The work was later edited by John Maclean and published in 1885 as The Berkeley Manuscripts. Maclean writes in his preface that Smyth finished the work on Dec. 21, 1639.

The OED says the term showed up as “tit bit” two years later: “A Man-servant … should goe into a Victualers service, because he hopeth for tit bits either of gift, or by stealth, and relicks more ordinary of his Masters Dishes.” From A Right Intention (1641), John Dawson’s translation of a Latin treatise by Jeremias Drexel.

The term, Oxford says, soon came to be used figuratively to describe “a person or thing likened to a delicacy or morsel,” as in this 1650 citation from a London weekly overseen by John Milton: “The Kirk longs much, and is like to miscarry for a Tid Bit of yong Tarquin” (Mercurius Politicus, No. 3, June 20-27).

In this figurative sense, the term was spelled “tidbit” as well as “titbit” by British writers of the 18th and 19th centuries, as in these expanded OED examples:

“Author. Now for a taste of Recitativo. My farce is an Oglio of tid-bits,” from Eurydice, A Farce, by Henry Fielding. (The play was withdrawn after two performances in 1737 because of hissing. It was published for the first time in Miscellanies, 1743, as Eurydice, A Farce: As it was d-mned at the Theatre Royal in Drury Lane.)

“And except on first nights or some other such occasion, or during the singing of the well-known tit-bits of any opera, there was an amount of chattering in the house which would have made the hair of a fanatico per la musica stand on end” (What I Remember, an 1887 memoir by Thomas Adolphus Trollope, the oldest brother of Anthony Trollope).

In the early 19th century, the term took on its modern sense of “a small and particularly interesting item of news, gossip, or information,” according to OED citations: “Another tit bit of domestic scandal” (Anti-Jacobin Review and Magazine, December 1809).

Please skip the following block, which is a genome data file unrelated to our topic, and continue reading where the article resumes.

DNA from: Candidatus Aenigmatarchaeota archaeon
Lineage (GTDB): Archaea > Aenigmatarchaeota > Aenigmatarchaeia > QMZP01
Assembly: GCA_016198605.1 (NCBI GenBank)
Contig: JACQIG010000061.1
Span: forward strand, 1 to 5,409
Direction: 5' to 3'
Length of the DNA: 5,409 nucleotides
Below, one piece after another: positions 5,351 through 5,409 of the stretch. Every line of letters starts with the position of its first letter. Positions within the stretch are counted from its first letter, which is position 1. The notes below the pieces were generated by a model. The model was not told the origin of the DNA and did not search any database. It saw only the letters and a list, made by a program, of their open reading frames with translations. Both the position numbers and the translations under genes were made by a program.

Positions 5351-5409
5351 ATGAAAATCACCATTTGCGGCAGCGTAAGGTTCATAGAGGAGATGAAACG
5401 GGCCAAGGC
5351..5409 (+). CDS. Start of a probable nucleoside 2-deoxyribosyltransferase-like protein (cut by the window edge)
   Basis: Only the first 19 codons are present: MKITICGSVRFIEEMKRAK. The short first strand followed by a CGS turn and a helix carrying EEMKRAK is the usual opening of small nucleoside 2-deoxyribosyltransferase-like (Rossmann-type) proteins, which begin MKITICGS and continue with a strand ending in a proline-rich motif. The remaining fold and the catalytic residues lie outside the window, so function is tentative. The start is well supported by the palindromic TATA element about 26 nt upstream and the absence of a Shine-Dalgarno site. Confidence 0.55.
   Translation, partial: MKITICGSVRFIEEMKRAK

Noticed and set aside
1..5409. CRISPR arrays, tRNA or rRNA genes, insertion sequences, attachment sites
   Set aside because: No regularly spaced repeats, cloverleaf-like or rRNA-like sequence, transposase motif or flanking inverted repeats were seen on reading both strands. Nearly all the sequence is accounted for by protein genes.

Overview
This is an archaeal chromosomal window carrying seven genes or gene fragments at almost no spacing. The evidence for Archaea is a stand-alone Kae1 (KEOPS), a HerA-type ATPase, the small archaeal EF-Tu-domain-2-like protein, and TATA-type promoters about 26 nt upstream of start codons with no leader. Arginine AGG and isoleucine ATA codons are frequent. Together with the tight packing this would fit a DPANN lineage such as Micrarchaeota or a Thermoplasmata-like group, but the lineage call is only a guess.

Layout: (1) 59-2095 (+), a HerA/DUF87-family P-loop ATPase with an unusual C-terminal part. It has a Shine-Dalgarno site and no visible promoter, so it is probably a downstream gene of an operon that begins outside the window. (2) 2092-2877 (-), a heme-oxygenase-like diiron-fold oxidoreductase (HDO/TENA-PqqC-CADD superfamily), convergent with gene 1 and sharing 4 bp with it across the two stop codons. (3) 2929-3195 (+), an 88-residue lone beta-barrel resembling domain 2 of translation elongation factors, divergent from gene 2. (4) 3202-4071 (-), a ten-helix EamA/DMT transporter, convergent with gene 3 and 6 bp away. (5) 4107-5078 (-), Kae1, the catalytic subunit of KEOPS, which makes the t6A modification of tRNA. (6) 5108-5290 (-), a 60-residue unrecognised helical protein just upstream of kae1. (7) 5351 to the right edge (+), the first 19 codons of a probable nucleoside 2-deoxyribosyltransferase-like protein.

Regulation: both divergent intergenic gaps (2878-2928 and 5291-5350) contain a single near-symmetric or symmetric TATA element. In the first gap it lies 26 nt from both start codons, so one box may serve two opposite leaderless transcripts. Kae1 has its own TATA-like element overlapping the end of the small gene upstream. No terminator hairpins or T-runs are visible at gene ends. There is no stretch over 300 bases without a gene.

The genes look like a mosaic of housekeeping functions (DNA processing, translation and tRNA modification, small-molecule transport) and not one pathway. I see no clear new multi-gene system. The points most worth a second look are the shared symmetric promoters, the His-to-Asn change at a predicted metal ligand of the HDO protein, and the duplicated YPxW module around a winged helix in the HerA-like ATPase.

The use of the “titbit” spelling in the UK, especially in the news and gossip sense, may have been reinforced by the name of a mass-circulation British newspaper that specialized in easy-to-read human-interest stories.

As the OED explains, “Tit-Bits (later Titbits) was the name of a British weekly newspaper devoted to such items and is regarded as one of the progenitors of popular journalism. First published on 22 Oct. 1881, it ceased publication in 1984.”

Tit-Bits was the first general-interest publication to buy a humor piece by P. G. Wodehouse, one of our favorite writers. You can read the Nov. 24, 1900, piece, “Men Who Have Missed Their Own Weddings,” on Madame Eulalie, a website devoted to Wodehouse’s early works.

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Sticking in a knife with a smile

Q: I have recently heard two instances of someone prefacing a criticism by saying, “I am telling you this lovingly.” It sounds to me like sticking in a knife with a smile. It’s similar to prefacing a remark with “clearly,” an indication that things may not be all that clear. Any thoughts about this?